Editorial: Expanding the merger debate

<p> Residents of the seven-town Addison Central Supervisory Union should embrace the decision of that board to explore the feasibility of merging their resources and governance through consolidation. No possible harm can come from having an ad hoc committee explore the issues, discuss the relevant facts and engage the communities in a discussion about the future of their respective schools.</p><p> We add, however, a caution and encourage expanding the scope of the discussion.</p><p> The caution is well known: if the discussion is limited to choosing various scenarios that combine schools in one town but close them in another based primarily on economic considerations, the chance for success is limited and fraught with tension. What&rsquo;s missing from these discussions is an emphasis on the positive changes that could come from rethinking the current structure of education within a school district &mdash; an aspect of the topic that absolutely falls within the scope of mergers and consolidations.</p><p> An earlier study has already produced a report with facts, figures and suggestions. We know that enrollment in the district&rsquo;s elementary schools has dropped from a high of 1,402 during the 1990s to around 830 today. We know Mary Hogan Elementary has room for 134 additional students, Bridport could take another 43 and Salisbury Elementary could take another 80 in its relatively new facility. Merger scenarios already proposed include merging Bridport and Weybridge with Bridport as the host school, or building a new union school that would unite Shoreham, Bridport, Weybridge and Cornwall; as well as closing Ripton and sending those students to either Salisbury or Ripton; or shut down Ripton and Salisbury and send them all to Mary Hogan. (See story on Page 1A.)</p><p> Pick your favorite scenario and you&rsquo;ll immediately be able to identify the staunchest opponents. Merger efforts like this have failed for the past decade and are likely to fail again &mdash; in the absence of significant state subsidies &mdash; for simple reasons: the pain is greater than the gain.</p><p> So broaden the discussion.</p><p> Let&rsquo;s get away from the idea of closing one school or the other and focus on educational outcomes through restructuring. To begin, do the current outcomes meet our students&rsquo; needs? Could we benefit from a stronger emphasis on science, reading, math? Does it make sense &mdash; as some European countries do &mdash; to identify student interests early on (third or fourth grade) and guide them in that direction (think computer studies, electronics, medicine, local foods, engineering)? Will consolidation allow schools to realize significant savings by combining special education resources and developing programs that would collectively enhance that educational experience? To what extent can our school districts work with the state college system, including CCV, to provide adult education programs and to what extent can early education programs be incorporated within the school district &mdash; potentially adding hundreds of students who would use existing facilities?</p><p> Once the district&rsquo;s objectives are established, and if the focus remains on student outcomes, the physical facilities should be viewed from a different perspective. That perspective would necessarily become less about the school building as a community center, and more about what is being taught in that building to which students and how their piece of the pie fits into the whole.</p><p> An important premise here is that the state&rsquo;s educational needs are paramount; that we should not abandon expensive buildings and allow them to rot, but rather use these valuable resources in creative ways that strengthen our economy and expand our communities&rsquo; resources. Above all, we should understand that education is a growth business, and the need to meet the demand of employers &mdash; in tomorrow&rsquo;s knowledge-based economy &mdash; will only increase.</p><p> Today&rsquo;s challenge is to see this educational infrastructure not as an albatross but as a valuable asset, and figure out ways to use these resources to the communities&rsquo; greatest advantage.</p><p class="rteright"> Angelo S. Lynn</p>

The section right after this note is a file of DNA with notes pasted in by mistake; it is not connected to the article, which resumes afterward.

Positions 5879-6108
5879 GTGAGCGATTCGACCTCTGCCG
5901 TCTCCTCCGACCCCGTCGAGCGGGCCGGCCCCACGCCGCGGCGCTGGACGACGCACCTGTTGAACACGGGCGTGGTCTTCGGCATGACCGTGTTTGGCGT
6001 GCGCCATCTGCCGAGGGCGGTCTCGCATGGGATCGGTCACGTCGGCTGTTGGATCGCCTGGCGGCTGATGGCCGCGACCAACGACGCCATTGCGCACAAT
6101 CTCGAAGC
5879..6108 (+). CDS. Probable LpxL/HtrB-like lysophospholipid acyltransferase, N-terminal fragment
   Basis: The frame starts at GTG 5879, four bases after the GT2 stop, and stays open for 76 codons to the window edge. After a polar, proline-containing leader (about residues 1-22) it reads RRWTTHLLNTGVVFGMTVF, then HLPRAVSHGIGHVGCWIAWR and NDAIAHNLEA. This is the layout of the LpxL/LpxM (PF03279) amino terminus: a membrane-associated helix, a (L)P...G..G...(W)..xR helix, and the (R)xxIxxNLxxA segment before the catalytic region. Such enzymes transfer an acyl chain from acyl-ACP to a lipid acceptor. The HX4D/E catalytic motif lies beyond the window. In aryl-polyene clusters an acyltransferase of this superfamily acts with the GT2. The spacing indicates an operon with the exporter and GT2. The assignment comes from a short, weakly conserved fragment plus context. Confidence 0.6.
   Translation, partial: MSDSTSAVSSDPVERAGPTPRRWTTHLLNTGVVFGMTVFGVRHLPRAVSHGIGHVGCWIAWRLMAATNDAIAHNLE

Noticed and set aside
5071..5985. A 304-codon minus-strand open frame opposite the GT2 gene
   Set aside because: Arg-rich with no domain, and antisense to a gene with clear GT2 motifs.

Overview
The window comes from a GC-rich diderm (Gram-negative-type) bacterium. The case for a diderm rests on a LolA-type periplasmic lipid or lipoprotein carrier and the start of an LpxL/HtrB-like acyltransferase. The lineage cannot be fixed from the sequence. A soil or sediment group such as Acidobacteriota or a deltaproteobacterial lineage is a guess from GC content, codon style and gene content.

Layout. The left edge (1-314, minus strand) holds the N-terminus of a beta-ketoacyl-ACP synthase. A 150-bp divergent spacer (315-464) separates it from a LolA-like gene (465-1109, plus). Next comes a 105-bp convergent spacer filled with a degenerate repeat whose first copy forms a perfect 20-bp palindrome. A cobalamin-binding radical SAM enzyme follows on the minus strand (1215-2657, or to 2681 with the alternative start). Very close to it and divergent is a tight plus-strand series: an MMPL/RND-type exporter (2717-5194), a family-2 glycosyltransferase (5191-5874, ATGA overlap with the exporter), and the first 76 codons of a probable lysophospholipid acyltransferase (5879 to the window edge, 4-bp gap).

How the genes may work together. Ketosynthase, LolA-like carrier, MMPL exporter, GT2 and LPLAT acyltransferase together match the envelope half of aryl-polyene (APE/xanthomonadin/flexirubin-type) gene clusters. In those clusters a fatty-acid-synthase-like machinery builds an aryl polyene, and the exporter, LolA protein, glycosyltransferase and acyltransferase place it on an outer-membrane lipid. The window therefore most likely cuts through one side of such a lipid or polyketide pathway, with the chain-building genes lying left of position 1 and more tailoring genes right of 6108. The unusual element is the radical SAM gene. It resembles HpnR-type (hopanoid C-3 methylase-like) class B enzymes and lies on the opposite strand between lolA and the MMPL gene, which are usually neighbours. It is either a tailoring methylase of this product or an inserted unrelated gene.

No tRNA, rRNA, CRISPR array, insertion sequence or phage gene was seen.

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Addison County Independent

58 Maple Street
Middlebury, VT 05753

Phone: 802.388.4944
Fax: 802.388.3100